Back in the days when I lived in Turin, I went along to several parties. One particular one stood out. I don’t remember the name of the venue, only that everybody referred to it as “at the zoo”. From what I can see now by peeking through the rusty gate on Corso Casale, the alternative club where I partied is permanently closed, like all the other shacks dotting the 25,000 sqm area of Turin’s ex-zoo.
When it doesn’t hit the headlines, Fontanelle is a quiet neighbourhood.
I loved Pescara for being so silent, and yet the city gets even more serene in Fontanelle. The neighbourhood is pervaded by a calming hush, which is occasionally interrupted by a church bell rung from the top of a little hill.
It was by no means too late to leave the room. No matter how desperately I needed to be at the ‘tunnels’, I overheard that painful breakup story for too long to act indifferent in front of the man at the other side of the thin drywall, who had just confessed “I’m here because my heart is broken; my relationship hasn’t ended yet, but I can see the end approaching.”
Born out of a fierce need for expression of strong social disadvantage, every year street art is becoming more and more vanilla.
The spreading of urban art festivals has a lot to do with it: curators usually want something aesthetically nice, which will please everybody.
It’s gone from a tool to convey radical political messages. Now street art has become a ‘tool’ to decorate walls – probably the cheapest way for public administrations to show that some action has been taken to redevelop the outskirts, even if they’re only putting up a façade (no pun intended).
Goosebumps rise on my arms as I enter the former VEB Spezialmaschinenfabrik factory for the last time. I do the same tour I’ve taken many times a day for the last ten days: entering from Club Desolat’s collaborative passageway, carrying on straight towards Miezwars’ sculptures, then back on my footsteps and up on the staircase dotted with Taina’s cute monsters.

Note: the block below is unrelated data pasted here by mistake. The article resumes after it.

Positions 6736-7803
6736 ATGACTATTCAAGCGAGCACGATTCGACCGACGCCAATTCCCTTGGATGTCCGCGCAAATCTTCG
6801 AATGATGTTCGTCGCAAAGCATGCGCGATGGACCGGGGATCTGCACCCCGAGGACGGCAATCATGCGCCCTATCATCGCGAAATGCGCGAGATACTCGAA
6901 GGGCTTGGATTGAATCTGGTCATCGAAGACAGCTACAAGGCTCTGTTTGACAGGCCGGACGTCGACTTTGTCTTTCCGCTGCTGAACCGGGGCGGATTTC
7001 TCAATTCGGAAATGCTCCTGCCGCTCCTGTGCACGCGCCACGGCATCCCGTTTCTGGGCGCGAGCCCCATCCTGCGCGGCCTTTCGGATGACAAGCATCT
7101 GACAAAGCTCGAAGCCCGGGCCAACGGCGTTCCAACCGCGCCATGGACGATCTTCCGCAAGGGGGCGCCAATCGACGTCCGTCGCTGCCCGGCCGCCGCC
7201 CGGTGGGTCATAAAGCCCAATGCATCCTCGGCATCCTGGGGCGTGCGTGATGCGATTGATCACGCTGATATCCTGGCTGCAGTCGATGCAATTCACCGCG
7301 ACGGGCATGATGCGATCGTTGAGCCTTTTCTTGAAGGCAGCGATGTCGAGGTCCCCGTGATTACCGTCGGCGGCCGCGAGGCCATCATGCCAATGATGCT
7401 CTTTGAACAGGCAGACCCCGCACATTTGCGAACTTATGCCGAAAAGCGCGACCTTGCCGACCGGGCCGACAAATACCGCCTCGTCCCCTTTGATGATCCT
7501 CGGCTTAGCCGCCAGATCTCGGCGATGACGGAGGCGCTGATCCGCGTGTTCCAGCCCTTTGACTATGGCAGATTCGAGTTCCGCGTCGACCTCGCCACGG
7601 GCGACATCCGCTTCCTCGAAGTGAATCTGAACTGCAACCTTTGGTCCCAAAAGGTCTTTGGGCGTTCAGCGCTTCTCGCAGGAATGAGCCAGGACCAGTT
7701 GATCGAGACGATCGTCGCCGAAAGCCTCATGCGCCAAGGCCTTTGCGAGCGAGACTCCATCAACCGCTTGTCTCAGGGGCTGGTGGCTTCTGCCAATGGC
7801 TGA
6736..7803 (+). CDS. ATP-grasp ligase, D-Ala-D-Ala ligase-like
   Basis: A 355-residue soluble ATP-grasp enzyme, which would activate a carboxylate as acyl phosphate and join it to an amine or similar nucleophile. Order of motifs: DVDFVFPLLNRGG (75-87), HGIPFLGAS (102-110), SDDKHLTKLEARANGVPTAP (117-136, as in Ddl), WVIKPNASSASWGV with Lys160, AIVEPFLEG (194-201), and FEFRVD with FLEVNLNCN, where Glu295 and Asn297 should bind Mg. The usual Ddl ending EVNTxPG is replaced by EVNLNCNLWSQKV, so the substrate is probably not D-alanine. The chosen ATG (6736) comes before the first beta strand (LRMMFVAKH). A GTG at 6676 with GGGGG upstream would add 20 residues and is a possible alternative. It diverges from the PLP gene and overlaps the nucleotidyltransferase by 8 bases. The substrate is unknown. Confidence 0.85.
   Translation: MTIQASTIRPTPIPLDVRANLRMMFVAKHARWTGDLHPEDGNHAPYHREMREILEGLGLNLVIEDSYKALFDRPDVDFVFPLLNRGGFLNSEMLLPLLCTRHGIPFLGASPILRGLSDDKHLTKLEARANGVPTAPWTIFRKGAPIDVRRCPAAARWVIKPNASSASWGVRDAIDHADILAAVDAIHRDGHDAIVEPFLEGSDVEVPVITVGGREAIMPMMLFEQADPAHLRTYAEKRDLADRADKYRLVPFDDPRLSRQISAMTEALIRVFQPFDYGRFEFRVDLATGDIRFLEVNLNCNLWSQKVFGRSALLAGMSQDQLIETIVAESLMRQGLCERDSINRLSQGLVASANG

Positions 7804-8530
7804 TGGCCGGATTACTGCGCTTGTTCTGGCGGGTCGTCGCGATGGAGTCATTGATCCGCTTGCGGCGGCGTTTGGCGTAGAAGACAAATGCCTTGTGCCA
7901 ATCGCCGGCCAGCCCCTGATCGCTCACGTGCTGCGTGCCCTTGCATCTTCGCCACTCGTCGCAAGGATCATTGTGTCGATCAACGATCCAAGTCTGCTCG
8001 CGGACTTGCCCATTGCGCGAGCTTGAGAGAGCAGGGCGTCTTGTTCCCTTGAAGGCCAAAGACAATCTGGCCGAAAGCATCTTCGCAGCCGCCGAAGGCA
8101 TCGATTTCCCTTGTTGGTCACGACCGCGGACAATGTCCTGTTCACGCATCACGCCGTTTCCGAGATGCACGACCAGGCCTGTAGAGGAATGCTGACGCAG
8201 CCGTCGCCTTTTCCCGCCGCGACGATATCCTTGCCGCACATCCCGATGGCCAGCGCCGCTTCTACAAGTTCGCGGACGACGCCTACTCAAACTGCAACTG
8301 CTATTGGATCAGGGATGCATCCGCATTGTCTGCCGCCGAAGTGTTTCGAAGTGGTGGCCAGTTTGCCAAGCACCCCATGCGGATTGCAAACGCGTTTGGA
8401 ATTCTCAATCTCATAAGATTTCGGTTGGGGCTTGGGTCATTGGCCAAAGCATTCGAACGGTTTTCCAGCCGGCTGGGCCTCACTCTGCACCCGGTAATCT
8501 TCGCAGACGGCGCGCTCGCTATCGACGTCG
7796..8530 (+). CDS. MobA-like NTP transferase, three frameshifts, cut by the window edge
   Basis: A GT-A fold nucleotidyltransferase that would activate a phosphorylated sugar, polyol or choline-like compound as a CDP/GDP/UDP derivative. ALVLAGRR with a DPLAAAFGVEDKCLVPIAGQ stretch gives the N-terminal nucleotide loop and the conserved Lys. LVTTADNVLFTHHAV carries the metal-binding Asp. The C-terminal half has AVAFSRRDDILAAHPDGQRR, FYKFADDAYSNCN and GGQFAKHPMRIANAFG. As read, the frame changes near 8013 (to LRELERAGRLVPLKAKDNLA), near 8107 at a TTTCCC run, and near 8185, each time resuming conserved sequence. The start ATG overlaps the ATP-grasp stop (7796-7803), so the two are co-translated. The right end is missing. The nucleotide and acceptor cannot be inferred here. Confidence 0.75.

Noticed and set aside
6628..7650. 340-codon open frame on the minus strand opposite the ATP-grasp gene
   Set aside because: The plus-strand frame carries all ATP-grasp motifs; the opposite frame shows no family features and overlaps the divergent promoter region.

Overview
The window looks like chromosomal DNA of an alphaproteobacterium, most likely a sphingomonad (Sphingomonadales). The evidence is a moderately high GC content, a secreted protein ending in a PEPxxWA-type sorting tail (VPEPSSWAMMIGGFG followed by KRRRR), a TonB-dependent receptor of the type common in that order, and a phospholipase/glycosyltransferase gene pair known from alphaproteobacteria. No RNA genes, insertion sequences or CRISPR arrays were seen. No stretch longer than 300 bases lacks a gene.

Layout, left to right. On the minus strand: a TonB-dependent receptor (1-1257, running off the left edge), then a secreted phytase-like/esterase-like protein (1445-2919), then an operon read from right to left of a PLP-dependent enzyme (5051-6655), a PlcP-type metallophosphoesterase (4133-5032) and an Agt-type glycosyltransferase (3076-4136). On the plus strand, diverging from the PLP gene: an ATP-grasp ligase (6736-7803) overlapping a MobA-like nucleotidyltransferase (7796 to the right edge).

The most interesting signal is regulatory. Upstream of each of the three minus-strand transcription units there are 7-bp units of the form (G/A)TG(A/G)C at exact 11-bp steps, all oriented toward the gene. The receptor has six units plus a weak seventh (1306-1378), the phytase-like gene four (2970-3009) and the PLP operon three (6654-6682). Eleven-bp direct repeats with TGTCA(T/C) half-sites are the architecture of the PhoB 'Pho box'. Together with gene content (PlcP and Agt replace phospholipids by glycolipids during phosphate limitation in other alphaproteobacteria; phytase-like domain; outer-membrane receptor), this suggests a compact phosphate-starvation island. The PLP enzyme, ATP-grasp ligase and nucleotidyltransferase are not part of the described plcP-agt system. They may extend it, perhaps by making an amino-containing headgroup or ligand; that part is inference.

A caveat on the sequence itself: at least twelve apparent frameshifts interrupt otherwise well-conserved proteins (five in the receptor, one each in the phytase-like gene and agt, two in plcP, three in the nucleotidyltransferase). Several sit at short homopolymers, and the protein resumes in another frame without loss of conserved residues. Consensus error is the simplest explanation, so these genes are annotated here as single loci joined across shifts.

Except, this is the last time I’m having The Tour.
Despite the fact that 100+ artists are painting, building, welding and creating non-stop since one week, the former VEB Spezialmaschinenfabrik is so huge that for the whole time there has been plenty of empty corners waiting to be claimed. Therefore, the artists have had the opportunity to experiment, collaborate and go beyond their usual work, since once the ‘main piece’ was done –and consequentially the performance anxiety was gone- this huge empty space appeared to them as full of possibilities.
Even if I arrived only two days ago, the abandoned factory VEB Spezialmaschinenfabrik has already changed a lot.
I remember the first-day feeling of walking on glass debris while venturing into the empty belly of the whale and through its dark bowels.
When the afternoon light entering from the broken panes and cutting diagonally the air was the most tangible thing in a room.
After the unexpected first half of my summer in Malta between teenagers and boat parties, it’s about time to get some work done and behave as a professional street art blogger.
Festival season is about to begin and my 2017 schedule is already pretty hectic -but I’m going to take the lid off my summer plans one festival at a time. ;)
If you follow me on Facebook or Instagram, you’ll know I’ve recently spent some snout-in-the-air time among Ragusa’s sinuous iron gratings, which garnish balconies as gargoyles stick out their tongues at each other from opposite sides of the street.
(That’s what I call a Baroque description. Ha).
After attending so many urban art festivals in the last year, it was so refreshing to wander around the alleys of Tel Aviv! Here the street art is still young, spontaneous, and new to my eyes.
Known as the city that never sleeps, Tel Aviv has a growing street art scene that is vibrant and very diverse. While some artists directly address political issues, others just want to beautify the streets and use their colourful art to make people forget about their problems (and the fact that they are living in a war zone).